David Shields‘s new collection of essays, The Trouble with Men: Reflections on Sex, Love, Marriage, Porn, and Power, is a blistering and brilliant quintet of reportage and observations from the forefront of the five parts of our lives suggested by its subtitle. It’s not explicitly political in the sense that any leaders are mentioned. We know the names of leaders who have fallen on the sharp swords of temptations offered by sexual and political indiscretions, and the seduction of power to abuse it to one’s own sexual gratification, and their narratives stay with us as we read these essays.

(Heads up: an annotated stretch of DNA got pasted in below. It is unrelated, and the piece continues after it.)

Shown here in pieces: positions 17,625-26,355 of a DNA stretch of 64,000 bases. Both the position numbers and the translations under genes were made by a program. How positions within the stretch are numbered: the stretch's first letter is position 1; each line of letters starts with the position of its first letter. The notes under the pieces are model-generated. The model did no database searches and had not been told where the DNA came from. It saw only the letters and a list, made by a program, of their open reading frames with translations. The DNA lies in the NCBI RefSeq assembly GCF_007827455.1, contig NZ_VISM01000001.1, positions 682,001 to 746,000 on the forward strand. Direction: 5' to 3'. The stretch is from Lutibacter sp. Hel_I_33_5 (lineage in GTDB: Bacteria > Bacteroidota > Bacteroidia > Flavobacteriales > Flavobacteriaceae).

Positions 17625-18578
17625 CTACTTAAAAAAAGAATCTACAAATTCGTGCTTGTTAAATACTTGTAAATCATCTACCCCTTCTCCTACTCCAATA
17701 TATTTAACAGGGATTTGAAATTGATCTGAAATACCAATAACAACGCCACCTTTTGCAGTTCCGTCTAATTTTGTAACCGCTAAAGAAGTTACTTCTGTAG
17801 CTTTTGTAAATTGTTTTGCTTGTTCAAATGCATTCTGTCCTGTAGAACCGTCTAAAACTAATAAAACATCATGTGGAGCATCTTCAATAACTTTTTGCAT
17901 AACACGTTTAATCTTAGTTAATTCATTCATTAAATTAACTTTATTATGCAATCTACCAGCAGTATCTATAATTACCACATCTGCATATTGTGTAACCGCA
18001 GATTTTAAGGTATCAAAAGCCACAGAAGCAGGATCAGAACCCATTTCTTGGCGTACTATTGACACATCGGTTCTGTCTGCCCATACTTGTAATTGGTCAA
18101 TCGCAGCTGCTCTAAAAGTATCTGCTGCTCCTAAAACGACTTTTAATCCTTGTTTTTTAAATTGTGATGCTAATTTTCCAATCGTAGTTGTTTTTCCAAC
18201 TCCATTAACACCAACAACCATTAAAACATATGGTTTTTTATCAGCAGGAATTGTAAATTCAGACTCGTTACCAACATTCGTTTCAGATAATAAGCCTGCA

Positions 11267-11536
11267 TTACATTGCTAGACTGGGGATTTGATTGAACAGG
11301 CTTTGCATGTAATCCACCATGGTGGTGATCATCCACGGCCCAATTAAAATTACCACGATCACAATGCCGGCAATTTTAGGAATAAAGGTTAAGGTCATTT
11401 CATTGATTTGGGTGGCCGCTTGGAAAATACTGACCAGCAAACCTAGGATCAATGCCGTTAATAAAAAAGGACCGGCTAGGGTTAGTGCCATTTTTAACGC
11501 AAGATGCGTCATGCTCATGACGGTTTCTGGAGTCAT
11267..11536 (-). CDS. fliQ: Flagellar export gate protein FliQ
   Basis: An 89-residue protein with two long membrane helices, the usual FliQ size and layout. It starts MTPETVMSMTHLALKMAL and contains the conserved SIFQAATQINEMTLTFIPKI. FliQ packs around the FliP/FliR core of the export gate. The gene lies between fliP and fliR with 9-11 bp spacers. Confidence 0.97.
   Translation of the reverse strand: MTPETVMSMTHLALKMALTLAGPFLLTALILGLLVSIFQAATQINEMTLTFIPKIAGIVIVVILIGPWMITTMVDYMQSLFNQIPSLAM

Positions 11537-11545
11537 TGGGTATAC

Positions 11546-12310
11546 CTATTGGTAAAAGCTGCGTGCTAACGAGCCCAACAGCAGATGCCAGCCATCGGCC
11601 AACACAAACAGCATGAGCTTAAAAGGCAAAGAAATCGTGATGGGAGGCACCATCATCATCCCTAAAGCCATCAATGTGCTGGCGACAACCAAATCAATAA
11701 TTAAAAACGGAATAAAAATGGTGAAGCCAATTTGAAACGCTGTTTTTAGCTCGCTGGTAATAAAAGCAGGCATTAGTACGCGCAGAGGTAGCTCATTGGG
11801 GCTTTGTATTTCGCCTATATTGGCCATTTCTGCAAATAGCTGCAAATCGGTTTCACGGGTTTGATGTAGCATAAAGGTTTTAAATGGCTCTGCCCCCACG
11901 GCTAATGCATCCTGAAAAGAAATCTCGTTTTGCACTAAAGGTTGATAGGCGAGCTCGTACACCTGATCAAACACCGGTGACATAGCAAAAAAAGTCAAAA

Shields knows that his readers aren’t looking for socio-political commentary so much as creative non-fiction essays that are distinctly in his voice. He’s a master deconstructionist, a visceral confessionalist who has risked so much in such books as Reality Hunger: A Manifesto (Knopf, 2010) and That Thing You Do With Your Mouth (McSweeney’s, 2015). Call them “anti-essays”. He curates quotes from others and weaves his own commentary through them. He stretches boundaries and de-constructs what we’ve known and generously allowed from leaders of this writing form. While many of his past titles (especially the masterful Enough About You: Notes Towards the New Autobiography, Soft Skull Press, 2009) have flirted with the five themes in The Trouble With Men, never has it seemed so intense and concentrated. The confessional explosions that play themselves out in this book are equal parts terrifying, edifying, and beautifully troubling.